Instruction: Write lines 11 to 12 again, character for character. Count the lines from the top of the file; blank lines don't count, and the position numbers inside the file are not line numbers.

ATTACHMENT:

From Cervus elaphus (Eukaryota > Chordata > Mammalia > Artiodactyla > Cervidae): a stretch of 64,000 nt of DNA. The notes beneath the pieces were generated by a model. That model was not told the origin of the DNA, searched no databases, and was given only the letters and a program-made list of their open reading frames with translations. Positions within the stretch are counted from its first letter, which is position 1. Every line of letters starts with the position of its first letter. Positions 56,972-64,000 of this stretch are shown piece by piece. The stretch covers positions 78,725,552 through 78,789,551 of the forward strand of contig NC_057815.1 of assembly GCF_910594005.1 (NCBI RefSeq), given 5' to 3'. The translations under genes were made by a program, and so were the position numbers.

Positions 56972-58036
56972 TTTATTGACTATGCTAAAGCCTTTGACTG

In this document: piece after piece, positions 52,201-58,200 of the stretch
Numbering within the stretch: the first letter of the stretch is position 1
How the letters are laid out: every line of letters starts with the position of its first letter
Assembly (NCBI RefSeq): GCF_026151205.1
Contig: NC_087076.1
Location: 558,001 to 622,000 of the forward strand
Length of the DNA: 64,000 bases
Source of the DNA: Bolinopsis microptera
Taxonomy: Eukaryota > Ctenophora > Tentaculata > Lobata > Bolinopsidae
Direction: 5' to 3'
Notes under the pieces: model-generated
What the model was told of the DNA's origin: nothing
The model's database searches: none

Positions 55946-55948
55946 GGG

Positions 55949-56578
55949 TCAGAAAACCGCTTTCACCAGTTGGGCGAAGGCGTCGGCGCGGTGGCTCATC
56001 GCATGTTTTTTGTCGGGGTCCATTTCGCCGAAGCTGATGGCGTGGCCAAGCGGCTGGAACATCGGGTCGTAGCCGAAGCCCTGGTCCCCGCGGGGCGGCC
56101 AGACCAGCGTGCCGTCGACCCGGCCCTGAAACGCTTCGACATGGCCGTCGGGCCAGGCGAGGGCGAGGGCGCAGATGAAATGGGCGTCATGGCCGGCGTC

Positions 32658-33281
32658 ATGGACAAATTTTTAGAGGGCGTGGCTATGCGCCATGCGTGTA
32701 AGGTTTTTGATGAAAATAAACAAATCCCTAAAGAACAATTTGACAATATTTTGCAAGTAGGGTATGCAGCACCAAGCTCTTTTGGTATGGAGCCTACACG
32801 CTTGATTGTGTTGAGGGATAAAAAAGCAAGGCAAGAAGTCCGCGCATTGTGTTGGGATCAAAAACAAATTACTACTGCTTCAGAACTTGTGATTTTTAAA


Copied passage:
Source of the DNA: Bolinopsis microptera
Taxonomy: Eukaryota > Ctenophora > Tentaculata > Lobata > Bolinopsidae